Seems like some incorrect repos in the "pom.xml".
Next one is "mvc-showcase" and the 6.49 MB WAR now has 28 JARs as
The app at least deployed and showed results this time. But still no
Next I tried building "jpetstore" and got the error:
[ERROR] Failed to execute goal on project org.springframework.samples.jpetstore: Could not resolve dependencies for project org.springframework.samples: org.springframework.samples.jpetstore:war:1.0.0-SNAPSHOT: Failed to collect dependencies for [commons-fileupload:commons-fileupload:jar:1.2.1 (compile), org.apache.struts:com.springsource.org.apache.struts:jar:1.2.9 (compile), javax.xml.rpc:com.springsource.javax.xml.rpc:jar:1.1.0 (compile), org.apache.commons:com.springsource.org.apache.commons.dbcp:jar:1.2.2.osgi (compile), commons-io:commons-io:jar:1.3.2 (compile), hsqldb:hsqldb:jar:184.108.40.206 (compile), org.apache.tiles:tiles-core:jar:2.2.0 (compile), org.apache.tiles:tiles-jsp:jar:2.2.0 (compile), org.tuckey:urlrewritefilter:jar:3.1.0 (compile), org.springframework:spring-webmvc:jar: 3.0.0.BUILD-SNAPSHOT (compile), org.springframework:spring-orm:jar:3.0.0.BUILD-SNAPSHOT (compile), org.springframework:spring-context-support:jar:3.0.0.BUILD-SNAPSHOT (compile), org.springframework.webflow:spring-js:jar:2.0.7.RELEASE (compile), org.apache.ibatis: com.springsource.com.ibatis:jar:220.127.116.116 (runtime), com.caucho:com.springsource.com. caucho:jar:3.2.1 (compile), org.apache.axis:com.springsource.org.apache.axis:jar:1.4.0 (compile), javax.wsdl:com.springsource.javax.wsdl:jar:1.6.1 (compile), javax.servlet:jstl:jar:1.2 (runtime), org.aspectj:aspectjweaver:jar:1.6.5 (compile), javax.servlet:servlet-api:jar:2.5 (provided), javax.servlet.jsp:jsp-api:jar:2.1 (provided), junit:junit:jar:4.6 (test)]: Failed to read artifact descriptor for org.springframework:spring-webmvc:jar:3.0.0.BUILD-SNAPSHOT: Could not transfer artifact org.springframework:spring-webmvc:pom:3.0.0.BUILD-SNAPSHOT from/to JBoss repository (http://repository.jboss.com/maven2): Access denied to: http:// repository.jboss.com/maven2/org/springframework/spring-webmvc/3.0.0.BUILD-SNAPSHOT/ spring-webmvc-3.0.0.BUILD-SNAPSHOT.pom
It appears the sample is broken - maybe I was pulling from the wrong
repository - would be great if someone were to point me at a good
target to use here.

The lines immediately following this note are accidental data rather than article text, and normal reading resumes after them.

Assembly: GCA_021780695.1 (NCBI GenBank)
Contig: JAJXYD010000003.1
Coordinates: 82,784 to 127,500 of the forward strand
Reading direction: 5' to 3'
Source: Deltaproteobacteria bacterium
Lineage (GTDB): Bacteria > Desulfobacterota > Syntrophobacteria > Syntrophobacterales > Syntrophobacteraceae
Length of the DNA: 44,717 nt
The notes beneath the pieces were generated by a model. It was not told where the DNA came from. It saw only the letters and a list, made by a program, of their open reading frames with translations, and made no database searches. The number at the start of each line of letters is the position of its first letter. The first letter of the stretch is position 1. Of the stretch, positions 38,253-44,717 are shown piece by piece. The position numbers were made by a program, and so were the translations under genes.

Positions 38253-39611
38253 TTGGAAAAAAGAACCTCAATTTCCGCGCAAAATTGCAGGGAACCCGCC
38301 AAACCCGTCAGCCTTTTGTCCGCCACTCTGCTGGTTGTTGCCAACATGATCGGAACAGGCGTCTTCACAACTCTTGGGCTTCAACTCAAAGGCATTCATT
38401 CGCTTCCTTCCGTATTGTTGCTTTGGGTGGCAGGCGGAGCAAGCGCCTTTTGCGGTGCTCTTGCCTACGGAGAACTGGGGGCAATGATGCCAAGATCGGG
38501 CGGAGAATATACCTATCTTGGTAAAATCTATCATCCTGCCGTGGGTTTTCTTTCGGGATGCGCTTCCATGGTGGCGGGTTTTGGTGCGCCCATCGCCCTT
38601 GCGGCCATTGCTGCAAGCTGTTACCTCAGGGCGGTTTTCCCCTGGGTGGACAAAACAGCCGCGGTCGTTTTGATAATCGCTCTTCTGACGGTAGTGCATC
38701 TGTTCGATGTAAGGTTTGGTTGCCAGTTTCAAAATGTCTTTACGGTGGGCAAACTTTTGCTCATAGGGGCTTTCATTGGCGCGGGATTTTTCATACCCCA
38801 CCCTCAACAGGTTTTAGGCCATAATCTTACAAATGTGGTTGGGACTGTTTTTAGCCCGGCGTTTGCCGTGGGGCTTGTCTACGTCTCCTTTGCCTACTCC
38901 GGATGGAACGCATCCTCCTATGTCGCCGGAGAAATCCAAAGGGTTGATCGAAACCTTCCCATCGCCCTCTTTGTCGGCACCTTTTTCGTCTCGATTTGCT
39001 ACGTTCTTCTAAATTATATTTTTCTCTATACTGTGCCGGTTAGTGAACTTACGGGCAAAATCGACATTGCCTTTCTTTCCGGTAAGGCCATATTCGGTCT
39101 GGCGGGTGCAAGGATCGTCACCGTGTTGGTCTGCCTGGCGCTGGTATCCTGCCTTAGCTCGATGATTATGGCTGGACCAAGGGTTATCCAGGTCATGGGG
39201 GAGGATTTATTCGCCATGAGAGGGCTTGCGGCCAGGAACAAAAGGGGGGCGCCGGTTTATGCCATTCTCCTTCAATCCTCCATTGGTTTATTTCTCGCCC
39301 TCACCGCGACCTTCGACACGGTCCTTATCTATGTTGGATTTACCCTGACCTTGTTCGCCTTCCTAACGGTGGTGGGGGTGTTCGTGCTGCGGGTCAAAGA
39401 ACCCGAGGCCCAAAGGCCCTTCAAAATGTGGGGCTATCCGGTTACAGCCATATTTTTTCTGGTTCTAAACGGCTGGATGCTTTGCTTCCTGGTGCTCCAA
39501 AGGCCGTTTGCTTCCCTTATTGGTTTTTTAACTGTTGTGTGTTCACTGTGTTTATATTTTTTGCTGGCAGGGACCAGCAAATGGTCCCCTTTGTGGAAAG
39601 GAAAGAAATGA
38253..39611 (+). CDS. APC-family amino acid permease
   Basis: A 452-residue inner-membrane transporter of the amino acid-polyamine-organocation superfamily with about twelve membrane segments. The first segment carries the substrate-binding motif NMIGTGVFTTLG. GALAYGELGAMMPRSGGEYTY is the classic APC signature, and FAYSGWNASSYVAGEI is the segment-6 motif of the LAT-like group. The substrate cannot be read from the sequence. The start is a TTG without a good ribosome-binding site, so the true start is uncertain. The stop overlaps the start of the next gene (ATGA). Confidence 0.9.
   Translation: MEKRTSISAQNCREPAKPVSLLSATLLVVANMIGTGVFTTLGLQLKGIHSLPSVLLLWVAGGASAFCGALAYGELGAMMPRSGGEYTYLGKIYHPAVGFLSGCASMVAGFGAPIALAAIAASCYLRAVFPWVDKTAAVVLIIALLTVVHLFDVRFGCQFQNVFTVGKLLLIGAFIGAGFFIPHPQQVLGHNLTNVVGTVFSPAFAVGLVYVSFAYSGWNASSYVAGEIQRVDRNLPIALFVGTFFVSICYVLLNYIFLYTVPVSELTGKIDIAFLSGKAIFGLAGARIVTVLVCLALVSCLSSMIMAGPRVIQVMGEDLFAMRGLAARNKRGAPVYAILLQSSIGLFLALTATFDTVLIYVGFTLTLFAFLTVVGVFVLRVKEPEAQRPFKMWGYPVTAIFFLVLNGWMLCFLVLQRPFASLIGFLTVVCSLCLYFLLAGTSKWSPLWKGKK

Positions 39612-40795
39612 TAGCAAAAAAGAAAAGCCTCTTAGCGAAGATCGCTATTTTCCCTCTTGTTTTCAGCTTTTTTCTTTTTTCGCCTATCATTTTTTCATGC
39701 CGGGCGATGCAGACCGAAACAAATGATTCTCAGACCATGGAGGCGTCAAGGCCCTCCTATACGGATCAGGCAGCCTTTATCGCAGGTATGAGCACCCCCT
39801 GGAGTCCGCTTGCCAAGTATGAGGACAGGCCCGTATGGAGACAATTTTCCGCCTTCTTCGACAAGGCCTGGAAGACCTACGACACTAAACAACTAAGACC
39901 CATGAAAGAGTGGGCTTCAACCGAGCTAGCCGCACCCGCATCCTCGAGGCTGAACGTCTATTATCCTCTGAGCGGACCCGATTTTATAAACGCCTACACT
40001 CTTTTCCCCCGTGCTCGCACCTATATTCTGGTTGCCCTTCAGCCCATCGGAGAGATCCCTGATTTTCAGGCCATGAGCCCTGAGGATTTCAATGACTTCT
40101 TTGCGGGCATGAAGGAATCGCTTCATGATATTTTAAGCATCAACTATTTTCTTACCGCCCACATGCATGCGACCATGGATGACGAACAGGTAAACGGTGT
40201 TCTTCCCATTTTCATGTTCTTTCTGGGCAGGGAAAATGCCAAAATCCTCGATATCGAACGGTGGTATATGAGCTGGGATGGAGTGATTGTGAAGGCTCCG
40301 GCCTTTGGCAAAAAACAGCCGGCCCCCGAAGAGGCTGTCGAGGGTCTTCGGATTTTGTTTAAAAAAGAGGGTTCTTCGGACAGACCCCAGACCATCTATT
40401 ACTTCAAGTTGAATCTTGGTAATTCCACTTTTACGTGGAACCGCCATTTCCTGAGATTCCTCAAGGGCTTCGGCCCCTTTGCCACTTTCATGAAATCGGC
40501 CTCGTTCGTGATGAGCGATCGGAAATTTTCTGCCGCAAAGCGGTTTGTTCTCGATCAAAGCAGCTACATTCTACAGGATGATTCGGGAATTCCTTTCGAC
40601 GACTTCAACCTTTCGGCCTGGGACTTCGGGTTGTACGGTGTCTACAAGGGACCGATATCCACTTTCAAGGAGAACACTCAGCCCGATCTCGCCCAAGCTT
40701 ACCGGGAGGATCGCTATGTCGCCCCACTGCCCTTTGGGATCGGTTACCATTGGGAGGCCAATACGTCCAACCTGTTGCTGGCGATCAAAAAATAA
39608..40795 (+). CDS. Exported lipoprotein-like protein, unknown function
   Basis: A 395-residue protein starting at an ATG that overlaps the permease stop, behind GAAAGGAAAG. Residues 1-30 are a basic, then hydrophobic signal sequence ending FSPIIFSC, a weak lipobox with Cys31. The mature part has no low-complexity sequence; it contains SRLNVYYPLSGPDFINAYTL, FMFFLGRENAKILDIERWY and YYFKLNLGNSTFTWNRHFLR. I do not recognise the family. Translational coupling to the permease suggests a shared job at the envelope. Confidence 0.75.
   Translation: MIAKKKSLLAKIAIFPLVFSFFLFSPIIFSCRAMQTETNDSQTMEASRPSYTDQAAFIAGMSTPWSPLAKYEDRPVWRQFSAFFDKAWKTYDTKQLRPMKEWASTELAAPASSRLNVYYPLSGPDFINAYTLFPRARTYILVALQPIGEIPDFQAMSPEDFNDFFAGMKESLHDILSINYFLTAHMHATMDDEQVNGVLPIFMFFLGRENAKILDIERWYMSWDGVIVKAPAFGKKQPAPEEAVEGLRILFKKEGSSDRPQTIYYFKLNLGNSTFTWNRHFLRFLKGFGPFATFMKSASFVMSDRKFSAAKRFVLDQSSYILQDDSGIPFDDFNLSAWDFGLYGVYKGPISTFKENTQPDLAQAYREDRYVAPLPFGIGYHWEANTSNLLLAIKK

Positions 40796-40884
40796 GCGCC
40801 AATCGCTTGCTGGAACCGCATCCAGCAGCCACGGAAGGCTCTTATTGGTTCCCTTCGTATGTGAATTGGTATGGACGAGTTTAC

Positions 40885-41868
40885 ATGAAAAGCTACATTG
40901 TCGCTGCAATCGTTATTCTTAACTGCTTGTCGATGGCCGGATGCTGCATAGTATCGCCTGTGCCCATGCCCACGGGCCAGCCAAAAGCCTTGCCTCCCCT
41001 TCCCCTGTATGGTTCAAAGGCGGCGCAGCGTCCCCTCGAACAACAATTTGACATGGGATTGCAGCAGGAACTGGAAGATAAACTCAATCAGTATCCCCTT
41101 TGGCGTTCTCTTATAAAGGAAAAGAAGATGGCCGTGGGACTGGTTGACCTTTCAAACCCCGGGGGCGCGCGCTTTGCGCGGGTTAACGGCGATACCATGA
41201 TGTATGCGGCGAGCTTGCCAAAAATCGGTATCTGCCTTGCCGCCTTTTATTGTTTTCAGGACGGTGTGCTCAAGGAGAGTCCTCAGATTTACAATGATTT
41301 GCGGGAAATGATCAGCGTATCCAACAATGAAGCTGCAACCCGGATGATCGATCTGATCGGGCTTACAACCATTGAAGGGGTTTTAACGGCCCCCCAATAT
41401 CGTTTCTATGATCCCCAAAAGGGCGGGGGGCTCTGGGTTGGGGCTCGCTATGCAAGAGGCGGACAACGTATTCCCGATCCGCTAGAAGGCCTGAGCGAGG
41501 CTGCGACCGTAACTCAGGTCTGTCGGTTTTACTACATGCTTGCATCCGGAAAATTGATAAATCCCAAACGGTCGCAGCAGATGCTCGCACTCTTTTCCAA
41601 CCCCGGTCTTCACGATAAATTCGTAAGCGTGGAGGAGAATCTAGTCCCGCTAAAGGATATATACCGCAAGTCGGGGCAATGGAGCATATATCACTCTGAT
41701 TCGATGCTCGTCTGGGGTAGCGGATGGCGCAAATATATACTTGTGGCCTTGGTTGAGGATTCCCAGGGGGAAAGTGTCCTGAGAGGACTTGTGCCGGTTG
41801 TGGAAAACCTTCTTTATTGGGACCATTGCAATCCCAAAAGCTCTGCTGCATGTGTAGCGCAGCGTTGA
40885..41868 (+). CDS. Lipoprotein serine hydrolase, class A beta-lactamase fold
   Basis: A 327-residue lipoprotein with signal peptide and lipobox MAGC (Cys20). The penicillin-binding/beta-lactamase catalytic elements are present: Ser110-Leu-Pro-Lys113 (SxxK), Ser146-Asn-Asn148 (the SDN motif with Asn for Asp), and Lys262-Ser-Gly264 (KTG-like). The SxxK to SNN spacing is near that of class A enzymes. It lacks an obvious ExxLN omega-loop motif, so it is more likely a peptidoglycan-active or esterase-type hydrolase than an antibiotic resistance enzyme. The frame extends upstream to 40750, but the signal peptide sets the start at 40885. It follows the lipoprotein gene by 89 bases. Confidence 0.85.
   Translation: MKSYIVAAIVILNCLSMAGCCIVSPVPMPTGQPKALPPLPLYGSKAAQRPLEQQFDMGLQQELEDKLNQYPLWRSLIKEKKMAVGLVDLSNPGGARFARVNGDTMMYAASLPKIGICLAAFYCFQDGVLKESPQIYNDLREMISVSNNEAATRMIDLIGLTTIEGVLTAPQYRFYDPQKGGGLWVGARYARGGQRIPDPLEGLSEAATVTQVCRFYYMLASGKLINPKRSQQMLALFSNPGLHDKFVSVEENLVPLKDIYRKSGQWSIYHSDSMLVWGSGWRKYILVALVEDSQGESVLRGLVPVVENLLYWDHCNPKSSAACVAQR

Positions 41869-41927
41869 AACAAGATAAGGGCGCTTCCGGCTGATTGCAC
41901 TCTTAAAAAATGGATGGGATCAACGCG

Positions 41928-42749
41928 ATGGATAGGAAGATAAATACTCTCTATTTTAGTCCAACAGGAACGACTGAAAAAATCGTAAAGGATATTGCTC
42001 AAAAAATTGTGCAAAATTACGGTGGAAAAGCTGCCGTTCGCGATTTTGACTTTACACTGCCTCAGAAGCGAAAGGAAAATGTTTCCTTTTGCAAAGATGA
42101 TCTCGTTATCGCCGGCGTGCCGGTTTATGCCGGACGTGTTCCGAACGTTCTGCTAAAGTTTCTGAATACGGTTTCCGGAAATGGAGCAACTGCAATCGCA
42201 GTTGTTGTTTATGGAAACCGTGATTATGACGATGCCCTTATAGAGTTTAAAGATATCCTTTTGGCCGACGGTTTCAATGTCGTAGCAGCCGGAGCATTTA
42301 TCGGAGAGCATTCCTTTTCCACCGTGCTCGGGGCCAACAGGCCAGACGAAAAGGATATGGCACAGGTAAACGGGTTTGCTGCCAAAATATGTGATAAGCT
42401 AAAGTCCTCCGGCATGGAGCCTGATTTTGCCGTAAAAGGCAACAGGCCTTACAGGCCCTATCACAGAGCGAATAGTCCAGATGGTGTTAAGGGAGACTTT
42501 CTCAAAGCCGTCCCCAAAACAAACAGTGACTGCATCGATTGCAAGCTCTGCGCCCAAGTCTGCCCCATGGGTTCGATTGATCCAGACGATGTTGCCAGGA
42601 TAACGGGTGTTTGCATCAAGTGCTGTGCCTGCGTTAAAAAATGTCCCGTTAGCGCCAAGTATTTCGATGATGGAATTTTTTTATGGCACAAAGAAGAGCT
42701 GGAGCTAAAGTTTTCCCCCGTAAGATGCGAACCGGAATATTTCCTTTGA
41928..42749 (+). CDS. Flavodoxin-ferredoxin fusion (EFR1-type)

With a 50% hit on samples in this repository, I started searching
through numerous blogs, most of which have either outdated
information (using XML-heavy Spring 2.5), some piece of
configuration (which is a typical "feature" of Spring) is missing,
or too much complexity in the sample. I finally found this
blog that worked like a charm. This blog creates a trivial
Spring MVC 3 application using Hibernate and MySQL. This application
performs CRUD operations on a single table in a database using
typical Spring technologies. I downloaded the sample code from
the blog, deployed it on GlassFish 3.1.2 and could CRUD the "person"
entity. The source code for this application can be downloaded
here. More details on the application statistics below.
The Spring Source Tool Suite may also offer similar wizard-driven
capabilities but this blog focus primarily on comparing the
runtimes. The lack of STS tutorials was slightly disappointing as
well. NetBeans however has tons of text-based and video tutorials
and tons of material even by the community. One more bit
on the download size of tools bundle ...
NetBeans 7.1.1 "All" is 211 MB (which includes GlassFish and Tomcat)
Spring Tool Suite 2.9.0 is 347 MB (~ 65% bigger)
This blog is not about the tooling comparison so back to the Java EE
6 version of the application ....
In order to run the Java EE version on GlassFish, copy the MySQL
Connector/J to glassfish3/glassfish/domains/domain1/lib/ext
directory and create a JDBC connection pool and JDBC resource as:
I generated WARs for the two projects and the table below highlights
some differences between them:
Java EE 6
WAR File Size
10.87 MB (~516x)
Number of files